Assessing corruption risks in local government planning.
Corruption Risks In Planning Decisions. Through our research for this report, we identified five key corruption risks relating to councillors’ involvement in major planning decisions. Opaque lobbying? Lobbying is when interested parties put forward their views to councillors and officers, which is a healthy part of the planning decision-making process. However, when done behind closed doors and through privileged access, it can lead to the perception or reality that big decisions are distorted in favour of powerful, private interests.
Examples include: A £200 million+ development in Liverpool under investigation by the Serious Fraud Office (SFO), with no minutes taken at meetings between the developers, councillors and their officials. And in this context, the Beacon Park Golf Course debacle threw up a classic case of no minutes taken between developers and officers. In August 2017 it was confirmed by a WLBC Director that despite a previous denial in writing of such a meeting, a Deputy Director of WLBC DID meet Jonathan Russell Snellgrove of 22 Rockery Lane, Leeds LS18 the Director of Oakland Golf and Leisure Ltd which company is the major financial beneficiary of the enormous landfill operation at Beacon Park Golf Course.
The factual statement confirms “In your Review Findings you state YOU “can find no evidence of any written or recorded dates, minutes or reports from any meeting with officers and Mr Snellgrove in relation to the “potential remodelling works at Beacon Park Golf Course”.
“But you CAN advise that “Mr ****** recalls a recent on-site meeting with Mr ******* from Serco/West Lancashire County Leisure Ltd (perhaps you meant West Lancashire Community Leisure Ltd?) regarding the re-modelling works at which Mr Snellgrove was in attendance but after introductions took no part in the meeting. There are no minutes or reports produced as a result of that on-site meeting”. I’m sorry to appear pedantic about this matter which is extremely important to residents and council tax payers of West Lancashire, but your answer in your “Review Findings” paragraph 1 is directly contradicted by your answer in paragraph 2, as the meeting you DO mention was “regarding the re-modelling works”. Isn’t what Mr ****** tells you recorded by you as evidence?”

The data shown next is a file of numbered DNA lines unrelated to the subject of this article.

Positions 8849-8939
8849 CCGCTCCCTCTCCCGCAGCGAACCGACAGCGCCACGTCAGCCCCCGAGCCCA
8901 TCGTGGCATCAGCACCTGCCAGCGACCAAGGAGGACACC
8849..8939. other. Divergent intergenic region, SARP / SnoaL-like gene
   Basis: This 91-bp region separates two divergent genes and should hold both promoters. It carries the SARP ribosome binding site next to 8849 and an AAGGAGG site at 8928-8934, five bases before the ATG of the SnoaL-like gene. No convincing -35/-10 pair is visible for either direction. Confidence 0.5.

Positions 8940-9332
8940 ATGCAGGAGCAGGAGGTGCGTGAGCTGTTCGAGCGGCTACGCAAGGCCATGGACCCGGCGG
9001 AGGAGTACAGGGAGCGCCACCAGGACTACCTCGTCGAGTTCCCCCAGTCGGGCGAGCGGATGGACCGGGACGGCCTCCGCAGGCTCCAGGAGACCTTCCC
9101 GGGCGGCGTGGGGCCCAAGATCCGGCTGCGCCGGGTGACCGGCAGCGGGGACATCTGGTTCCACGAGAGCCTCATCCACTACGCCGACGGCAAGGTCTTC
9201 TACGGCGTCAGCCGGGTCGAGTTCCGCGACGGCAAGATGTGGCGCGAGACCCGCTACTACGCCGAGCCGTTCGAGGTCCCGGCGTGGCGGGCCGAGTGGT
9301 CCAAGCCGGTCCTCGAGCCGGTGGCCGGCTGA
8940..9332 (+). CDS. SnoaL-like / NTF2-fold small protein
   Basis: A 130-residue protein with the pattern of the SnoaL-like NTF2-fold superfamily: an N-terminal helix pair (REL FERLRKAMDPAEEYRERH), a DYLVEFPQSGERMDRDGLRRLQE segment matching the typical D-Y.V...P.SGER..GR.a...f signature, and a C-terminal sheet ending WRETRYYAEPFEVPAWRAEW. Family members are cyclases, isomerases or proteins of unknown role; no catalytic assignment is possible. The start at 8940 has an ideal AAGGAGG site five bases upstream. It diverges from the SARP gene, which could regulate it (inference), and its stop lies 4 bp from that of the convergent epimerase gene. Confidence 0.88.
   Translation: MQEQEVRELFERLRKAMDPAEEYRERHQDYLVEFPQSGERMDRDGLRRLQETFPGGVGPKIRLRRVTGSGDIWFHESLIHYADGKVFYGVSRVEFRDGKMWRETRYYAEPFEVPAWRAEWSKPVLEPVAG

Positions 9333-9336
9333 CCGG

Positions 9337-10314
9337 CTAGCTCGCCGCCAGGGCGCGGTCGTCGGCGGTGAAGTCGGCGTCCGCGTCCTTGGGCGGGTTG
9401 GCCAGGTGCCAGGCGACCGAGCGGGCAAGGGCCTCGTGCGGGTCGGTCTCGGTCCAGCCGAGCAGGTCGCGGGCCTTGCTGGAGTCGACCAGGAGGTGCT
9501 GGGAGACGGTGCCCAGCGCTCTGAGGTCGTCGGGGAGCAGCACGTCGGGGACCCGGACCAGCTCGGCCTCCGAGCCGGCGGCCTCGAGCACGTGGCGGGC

Bribery and excessive gifts and hospitality bribery is the offering, promising, giving, accepting or soliciting of an advantage as an inducement for an action that is illegal, unethical or a breach of trust. This is a criminal offence under the Bribery Act 2010.
Indicators of potential bribery include excessive hospitality and curiously timed political donations. Examples include: A £500 million+ development in Tower Hamlets under investigation by the National Crime Agency (NCA) over alleged solicitation of bribes for councillors. A planning Chair in Westminster council forced to resign over excessive gifts and hospitality worth over £13,000. A developer giving a series of political donations to the local branches of a political party around the same time in which they were applying for planning permission within the same local area.
Conflicts of interest? Conflicts of interest occur where a holder of public office is confronted with choosing between the duties and demands of their position and their private interests. We found 32 councillors across 24 councils holding critical decision-making positions in their local planning system whilst also working for developers.
Abuse of the revolving door. The term ‘revolving door’ refers to the movement of individuals between positions of public office and jobs in the private sector, in either direction. Moving through the revolving door can be beneficial to both sides. However, it can also undermine trust in government, because of the potential for conflicts of interest.
We found at least 120 councillors moved between public office and private employment in the planning sector covering 75 local authorities over the past decade. Weak oversight combined with big decisions almost encourages misconduct. We found councils often have inadequate oversight to ensure probity in the planning process.
Are we surprised?